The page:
Weed run back to Vancouver

Mac Pogue

Weed

Live photos by Brandon Haynes.

“This whole album is about two or three people,” Will Anderson professes, after a bit of healthy prodding. Anderson, a tall Wisconsin-to-Canada transplant, and the chief force behind Vancouver, British Columbia noise pop mavens Weed, can’t hide anything. At shows, he looms over most people in the crowd, taking refuge only behind a pair of glasses affixed to his face. Over the phone from his Vancouver, British Columbia home, he lets his feelings hang bare, describing in great detail the emotional duress that surrounded the sessions for his band’s newest long player, Running Back, released April 7.

In early 2014, Weed was in disarray. Though they were headed to record the followup to 2013’s Deserve, a head-turning slab of lush noise rock, the pistons that drove the band were slowing down. Longtime drummer Bobby Siadat was leaving the band. Guitarist Kevin Doherty was returning to school soon. Will and bassist Hugo Noriega were starting to grind each other’s nerves. On top of all this, Will had been through a wrenching friendship breakup that left him stranded in a new city with a pile of unusable records. Put bluntly, Will felt like his friends had turned their backs on him.

Seeing Weed slow down as 2013 came to a close, Will had a burning impulse to tour. He pegged that desire onto the Seattle punk band FF, whose record he was to release on his label, Cruising USA, and who he was to join as a second guitarist. After meeting FF at a show, Will fast became “soulmates” with the band, calling them every day, planning wide touring support for record.

A week away from moving to Seattle, negotiations fell apart. “It’s going to sound so stupid,” Will prefaces, detailing how the split began over the printing process for the album packaging. “I had been planning it for a year, and I had put all of this money into it, and to put it bluntly, they pulled the rug out from under me at the last second.” His backup plan for Weed’s impending stasis crumbled within a matter of days.

The split shattered Will. After putting so much stock in his new Seattle future, Will was dead on arrival. “I was exasperated. I was devastated,” Will admits. “I was like, fuck this, I’m running back to Vancouver,” he says.

Running Back, a forceful collection of songs, sharpens Weed’s emotional awareness into a finely-honed sickle. The album reads like a rash on a dog that licked its wounds too much, picking through multiple meanings of “running back” over the course of its ten songs. As with Deserve and the early singles, Will’s vocals lie buried underneath the cacophony, but Running Back’s moments of pain and exuberance shine through with equal fervor.

After the recording sessions for Running Back, Will stayed in Seattle for a short two months. He needed Weed, and over the course of 2014, realized how much he needed the close friends that make up the core of the band. “I moved back to Vancouver and Weed started picking up steam again.”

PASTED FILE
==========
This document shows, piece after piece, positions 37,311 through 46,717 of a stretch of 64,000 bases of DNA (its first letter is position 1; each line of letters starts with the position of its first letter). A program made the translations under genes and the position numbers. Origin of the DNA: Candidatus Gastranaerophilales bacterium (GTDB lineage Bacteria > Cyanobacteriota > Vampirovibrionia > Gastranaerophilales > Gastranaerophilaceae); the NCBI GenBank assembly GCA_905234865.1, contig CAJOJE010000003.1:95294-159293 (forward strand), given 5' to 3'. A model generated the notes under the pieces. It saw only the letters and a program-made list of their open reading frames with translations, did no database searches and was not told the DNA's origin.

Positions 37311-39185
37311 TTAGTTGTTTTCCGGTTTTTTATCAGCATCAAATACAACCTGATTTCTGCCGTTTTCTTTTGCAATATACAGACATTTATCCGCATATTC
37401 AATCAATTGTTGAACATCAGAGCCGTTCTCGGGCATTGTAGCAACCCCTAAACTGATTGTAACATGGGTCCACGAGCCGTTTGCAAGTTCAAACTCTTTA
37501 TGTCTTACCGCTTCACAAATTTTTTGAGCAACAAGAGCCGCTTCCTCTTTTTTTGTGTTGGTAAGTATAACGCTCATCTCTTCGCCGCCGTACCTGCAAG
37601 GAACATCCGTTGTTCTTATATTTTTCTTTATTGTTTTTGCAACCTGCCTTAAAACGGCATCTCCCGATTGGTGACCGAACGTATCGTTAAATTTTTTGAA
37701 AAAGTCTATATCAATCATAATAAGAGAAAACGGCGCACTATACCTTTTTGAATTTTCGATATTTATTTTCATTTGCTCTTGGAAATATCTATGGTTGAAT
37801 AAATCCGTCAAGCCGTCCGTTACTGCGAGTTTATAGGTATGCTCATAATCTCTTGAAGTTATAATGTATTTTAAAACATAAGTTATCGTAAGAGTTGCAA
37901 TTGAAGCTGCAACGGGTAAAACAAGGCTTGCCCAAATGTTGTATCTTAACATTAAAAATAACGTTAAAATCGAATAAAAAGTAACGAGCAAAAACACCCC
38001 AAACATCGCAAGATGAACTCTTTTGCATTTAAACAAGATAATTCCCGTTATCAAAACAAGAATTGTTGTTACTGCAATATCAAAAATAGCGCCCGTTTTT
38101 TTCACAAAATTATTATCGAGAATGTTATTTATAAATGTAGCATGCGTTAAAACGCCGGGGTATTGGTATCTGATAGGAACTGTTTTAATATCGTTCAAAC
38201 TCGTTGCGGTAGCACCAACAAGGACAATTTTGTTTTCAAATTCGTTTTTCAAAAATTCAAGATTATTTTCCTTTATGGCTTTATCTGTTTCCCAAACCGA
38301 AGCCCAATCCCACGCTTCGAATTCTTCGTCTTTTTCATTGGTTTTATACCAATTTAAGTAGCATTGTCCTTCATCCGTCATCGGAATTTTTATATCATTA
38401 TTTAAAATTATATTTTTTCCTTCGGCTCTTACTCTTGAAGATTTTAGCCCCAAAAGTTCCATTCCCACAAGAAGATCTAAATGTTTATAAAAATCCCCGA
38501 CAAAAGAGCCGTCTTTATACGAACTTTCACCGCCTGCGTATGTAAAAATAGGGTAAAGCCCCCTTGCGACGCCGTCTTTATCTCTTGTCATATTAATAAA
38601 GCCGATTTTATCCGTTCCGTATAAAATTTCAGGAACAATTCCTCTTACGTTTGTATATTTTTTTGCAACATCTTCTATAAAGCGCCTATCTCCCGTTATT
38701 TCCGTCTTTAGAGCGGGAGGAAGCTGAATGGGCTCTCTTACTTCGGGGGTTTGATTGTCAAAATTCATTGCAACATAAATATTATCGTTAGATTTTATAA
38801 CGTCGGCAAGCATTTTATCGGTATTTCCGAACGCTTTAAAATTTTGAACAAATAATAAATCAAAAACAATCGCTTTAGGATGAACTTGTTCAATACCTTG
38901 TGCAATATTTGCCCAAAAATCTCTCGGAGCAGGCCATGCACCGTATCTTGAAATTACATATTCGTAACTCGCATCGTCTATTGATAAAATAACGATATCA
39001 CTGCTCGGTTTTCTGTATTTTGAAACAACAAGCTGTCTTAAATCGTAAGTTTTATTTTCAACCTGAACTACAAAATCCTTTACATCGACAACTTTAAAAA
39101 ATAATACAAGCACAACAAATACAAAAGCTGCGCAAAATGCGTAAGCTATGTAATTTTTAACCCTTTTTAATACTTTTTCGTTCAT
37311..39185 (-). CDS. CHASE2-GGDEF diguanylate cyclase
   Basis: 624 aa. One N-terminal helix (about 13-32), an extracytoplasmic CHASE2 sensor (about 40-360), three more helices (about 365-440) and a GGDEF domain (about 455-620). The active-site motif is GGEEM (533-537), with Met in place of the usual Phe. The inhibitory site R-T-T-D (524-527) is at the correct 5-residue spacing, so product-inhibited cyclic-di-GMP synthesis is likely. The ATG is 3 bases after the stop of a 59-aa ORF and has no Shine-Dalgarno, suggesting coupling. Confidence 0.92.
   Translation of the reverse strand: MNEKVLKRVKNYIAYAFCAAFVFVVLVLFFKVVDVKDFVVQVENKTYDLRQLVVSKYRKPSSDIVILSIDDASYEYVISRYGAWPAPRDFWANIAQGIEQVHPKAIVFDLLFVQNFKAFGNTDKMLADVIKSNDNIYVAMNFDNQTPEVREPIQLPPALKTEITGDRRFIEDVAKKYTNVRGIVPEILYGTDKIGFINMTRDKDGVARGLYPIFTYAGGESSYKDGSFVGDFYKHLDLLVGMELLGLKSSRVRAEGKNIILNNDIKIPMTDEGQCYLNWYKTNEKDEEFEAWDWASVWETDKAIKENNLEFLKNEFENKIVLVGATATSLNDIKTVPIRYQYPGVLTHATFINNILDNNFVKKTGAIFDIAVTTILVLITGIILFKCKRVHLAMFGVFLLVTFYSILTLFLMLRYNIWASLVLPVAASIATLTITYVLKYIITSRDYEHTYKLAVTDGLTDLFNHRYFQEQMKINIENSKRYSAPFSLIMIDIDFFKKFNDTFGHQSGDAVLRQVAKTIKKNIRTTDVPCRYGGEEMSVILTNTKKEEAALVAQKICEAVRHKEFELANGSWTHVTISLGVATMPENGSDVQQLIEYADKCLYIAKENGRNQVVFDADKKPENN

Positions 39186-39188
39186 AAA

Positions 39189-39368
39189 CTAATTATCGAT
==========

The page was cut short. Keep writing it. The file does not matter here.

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From an outsider’s perspective, Weed had a big 2014. The band toured the United States on the back of its first 12” record, signed with Fat Possum subsidiary Lefse Records, and played a string of shows with Canadian punk legends-in-the-making Fucked Up. They managed to do so while keeping their own DIY politics in check, too. Much to Weed’s surprise, Fucked Up agreed to work with Weed’s requirement to only play all-ages shows. “Everyone should have the same chance to see music,” Will says. “We try to make it a place where everyone has the same shot. We try to play places that keep it in the $5-7 range. And we have a pretty strict ‘no guest list’ policy, whether you’re our friend or you work for our label.”

Self-consciously prickly, Will refuses to rubberneck at his band’s own accomplishments in the past year. “There were no big moments,” he remarks. “Everything is gradual.”

Fucked Up’s notoriously tense interpersonal drama deflated the Weed camp’s aspirations for their future. Will and Hugo accepted the tour as an honor, but it also gave them concern for how success and professionalism could alter band dynamic. Will recalls thinking, “Oh, if we get successful, is this what we have to look forward to?”

Will and Hugo felt their grip on Weed’s meaning slip on the tour with Fucked Up. The two core members took two of their usual “touring guns,” Andrew and Gilbert, to fill in the place of Kevin’s guitar work and their constantly-revolving drummer, and had an additional friend on hand to help with the logistical stresses of the shows. “It just felt like we were losing our identity for a minute there,” Will laments.